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This article is about evaluation use.

It focuses on the well-known paradox that evaluation is

undertaken to improve policy, but in fact rarely does so.
The key argument is that in order to explain all
types of evaluation uses, including non-use and justificatory uses, the focus needs to be on
evaluating organization and its conditioning factors, rather than the evaluation itself.

Administrators, politicians and citizens

have an interest in knowing to what extent evaluations are used to improve policies.
this great interest in evaluation use, it is well described that evaluations rarely do
change policies
First, the article argues that the paradox described above is inherent in the nature of
and that this has ramifications for our understanding of types of evaluation uses such as
legitimizing- and symbolic use as well as non-use.
Second, the article argues that the literature on evaluation use insufficiently addresses
organizational context and therefore is unable to resolve the paradox.
Finally, to remedy this gap in the literature concerning the lack of contextual
of evaluation use, the article argues along the lines of Dahler-Larsen (2012) and
(2000) that it would be beneficial to complement core assumptions of causality and
with a theory of organization. A model is proposed that: 1) explains evaluation use by
that are contextual to the evaluating organization rather than contextual to the
evaluation; and
2) integrates non-use (as well as justificatory use types) to resolve the paradox of nonuse
explained above.
A definition of evaluation
use is provided by Johnson et al. (2009: 378): any application of evaluation processes,
products, or findings to produce an effect.
The literature on evaluation use converged early on four main types of evaluation use:
instrumental-, conceptual-, process- and symbolic use.
recognized that process use (use during the evaluation process) could be instrumental,
and legitimizing (e.g. evaluation is legitimizing the organization). Moreover, the
result (typically an evaluation report), could also be used instrumentally, conceptually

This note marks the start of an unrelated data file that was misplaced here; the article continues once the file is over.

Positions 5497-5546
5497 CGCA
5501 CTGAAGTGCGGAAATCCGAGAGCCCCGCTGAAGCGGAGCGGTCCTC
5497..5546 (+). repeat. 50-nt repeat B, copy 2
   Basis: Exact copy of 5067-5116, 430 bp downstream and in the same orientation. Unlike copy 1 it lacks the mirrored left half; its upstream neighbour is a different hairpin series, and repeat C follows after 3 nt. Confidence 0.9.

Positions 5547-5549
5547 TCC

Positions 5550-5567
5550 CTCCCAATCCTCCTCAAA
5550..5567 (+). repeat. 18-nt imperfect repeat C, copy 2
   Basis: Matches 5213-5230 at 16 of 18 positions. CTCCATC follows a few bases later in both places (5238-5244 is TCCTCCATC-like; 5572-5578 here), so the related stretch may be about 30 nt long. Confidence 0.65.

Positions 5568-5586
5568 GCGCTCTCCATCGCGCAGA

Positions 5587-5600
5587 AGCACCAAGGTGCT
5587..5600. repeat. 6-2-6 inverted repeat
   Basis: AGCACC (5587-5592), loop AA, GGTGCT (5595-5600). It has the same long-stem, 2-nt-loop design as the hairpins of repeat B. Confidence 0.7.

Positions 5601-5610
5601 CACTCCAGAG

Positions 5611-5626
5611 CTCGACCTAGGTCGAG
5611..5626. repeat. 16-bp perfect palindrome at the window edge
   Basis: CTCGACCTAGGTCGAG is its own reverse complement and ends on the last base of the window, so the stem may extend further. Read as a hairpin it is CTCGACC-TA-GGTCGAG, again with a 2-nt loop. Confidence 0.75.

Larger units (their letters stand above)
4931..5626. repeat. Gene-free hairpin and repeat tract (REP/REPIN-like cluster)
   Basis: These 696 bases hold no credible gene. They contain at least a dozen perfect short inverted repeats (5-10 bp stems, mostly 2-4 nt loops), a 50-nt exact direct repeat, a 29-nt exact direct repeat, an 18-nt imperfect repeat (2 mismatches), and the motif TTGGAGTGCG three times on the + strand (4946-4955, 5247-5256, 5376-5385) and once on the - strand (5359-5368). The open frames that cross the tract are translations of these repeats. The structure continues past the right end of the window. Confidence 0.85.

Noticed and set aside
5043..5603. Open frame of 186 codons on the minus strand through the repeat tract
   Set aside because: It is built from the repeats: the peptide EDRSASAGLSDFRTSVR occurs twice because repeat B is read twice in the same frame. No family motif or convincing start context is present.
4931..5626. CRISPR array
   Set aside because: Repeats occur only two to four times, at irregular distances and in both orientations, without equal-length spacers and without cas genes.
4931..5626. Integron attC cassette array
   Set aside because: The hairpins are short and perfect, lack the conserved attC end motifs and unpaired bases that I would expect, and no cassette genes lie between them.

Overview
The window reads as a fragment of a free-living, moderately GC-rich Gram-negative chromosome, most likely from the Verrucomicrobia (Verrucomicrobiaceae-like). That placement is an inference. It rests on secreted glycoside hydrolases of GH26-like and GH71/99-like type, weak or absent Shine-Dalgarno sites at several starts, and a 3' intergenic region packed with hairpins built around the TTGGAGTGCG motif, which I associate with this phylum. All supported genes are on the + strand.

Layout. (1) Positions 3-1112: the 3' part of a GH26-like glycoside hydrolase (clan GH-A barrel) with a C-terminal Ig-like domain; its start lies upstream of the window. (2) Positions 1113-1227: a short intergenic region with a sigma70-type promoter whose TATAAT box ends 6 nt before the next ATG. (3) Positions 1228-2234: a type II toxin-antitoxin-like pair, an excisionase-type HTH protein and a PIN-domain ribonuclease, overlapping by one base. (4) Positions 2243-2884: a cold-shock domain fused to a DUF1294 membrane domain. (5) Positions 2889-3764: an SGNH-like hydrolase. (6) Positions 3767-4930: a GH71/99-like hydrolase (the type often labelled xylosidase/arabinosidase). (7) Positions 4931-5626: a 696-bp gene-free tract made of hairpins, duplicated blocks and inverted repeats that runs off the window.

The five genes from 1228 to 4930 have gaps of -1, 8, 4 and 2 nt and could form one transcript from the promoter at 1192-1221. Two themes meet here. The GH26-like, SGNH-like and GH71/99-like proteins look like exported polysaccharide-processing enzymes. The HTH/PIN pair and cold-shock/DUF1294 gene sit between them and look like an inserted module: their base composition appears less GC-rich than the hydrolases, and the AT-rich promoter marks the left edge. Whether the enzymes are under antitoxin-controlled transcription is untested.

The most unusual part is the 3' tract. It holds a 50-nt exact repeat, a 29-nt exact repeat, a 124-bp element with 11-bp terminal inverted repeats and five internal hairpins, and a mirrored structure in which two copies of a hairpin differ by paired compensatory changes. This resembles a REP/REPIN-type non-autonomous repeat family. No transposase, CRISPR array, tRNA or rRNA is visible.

symbolically (e.g. evaluation legitimizes the evaluated programme). In this article,
legitimizingand symbolic use are referred to as justificatory uses.

The oftenstated
purpose and idea behind evaluation is rooted in assumptions of rationality and causality.
Evaluation is commonly understood as a tool informing policy-makers and civil servants
of what works and what does not.
actor is perceived to be rational and in pursuit of goal-attainment and utility-maximizing
behavioural patterns of action (Sanderson, 2000). These assumptions contain an
positive and evolutionary assumption of progress and betterment, whether of the
or the policy.
Evaluation itself was born in a time of belief in a better world through rational
and social engineering (Vedung, 2010) and therefore evaluation is inherently rationalist,
causal and evolutionary in nature.
Evaluation is
commonly defined as a systematic inquiry leading to judgements about program (or
merit, worth, and significance, and support for program (or organisational) decision
Ideally, evaluation improves policy through the instrumental application
of an evaluations results (conclusions and recommendations) to improve policy.
evaluation does not deliver on its promise to inform policy-makers.
It is very hard to argue that symbolic
and legitimizing use of evaluation lead to social betterment; for example, water quality
is not
improved because an aid organization uses evaluation to legitimize itself. The argument
rationality would need to be stretched very far to argue that symbolic and legitimizing
use can actually improve living conditions for human beings (i.e. social betterment).
The problem might be that the evaluation use literature often focuses on the evaluation
itself its implementation, its outputs, its conditioning factors, etc. and largely ignores
organizational context. It is
argued that an organizations concerns of its external legitimacy are likely to have
over evaluation findings and thus in certain cases lead to non-use of these findings no
how relevant they might be to the organization.
A large number of later studies observed that organizations act
contrary to the rational utility-maximizing behaviour that is expected and contrary to
objectives organizations set themselves. Instead, organizations mostly act according to

and values in their environment in order to legitimize themselves. Organizations have a

need to legitimize themselves in order to survive as organizations.
Evaluations are almost
exclusively embedded in organizational contexts one way or the other. Typically,
are procured by organizations, carried out by organizations (enterprises or teams of
may be read and acted upon by a third organization, etc.
Definitie institutii - First, institutions should
not be confused with organizations. Rather they are the frames for action of
organizations or,
simply put, the taken-for-granted formal and informal rules of the game. From this
definition it is important to stress that institutions are resilient to change and that they
consist of cultured-cognitive, normative,
and regulative elements that provide meaning to social life
While the institution of evaluation is commonly believed to produce instrumental and
rational outcomes (Sanderson, 2000), it is also a result of the legitimacy-seeking
behaviour of
organizations (Dahler-Larsen, 2006, 2012). Hence, according to institutional theory, the
of evaluation depends on the pressure from the field.

External pressure
The core idea of organizational institutionalism is that organizations are fundamentally
with securing legitimacy by meeting societal expectations about their structure,
rhetoric or outputs (DiMaggio and Powell, 1991). Organizations do this in order to reduce
uncertainty and stabilize social relations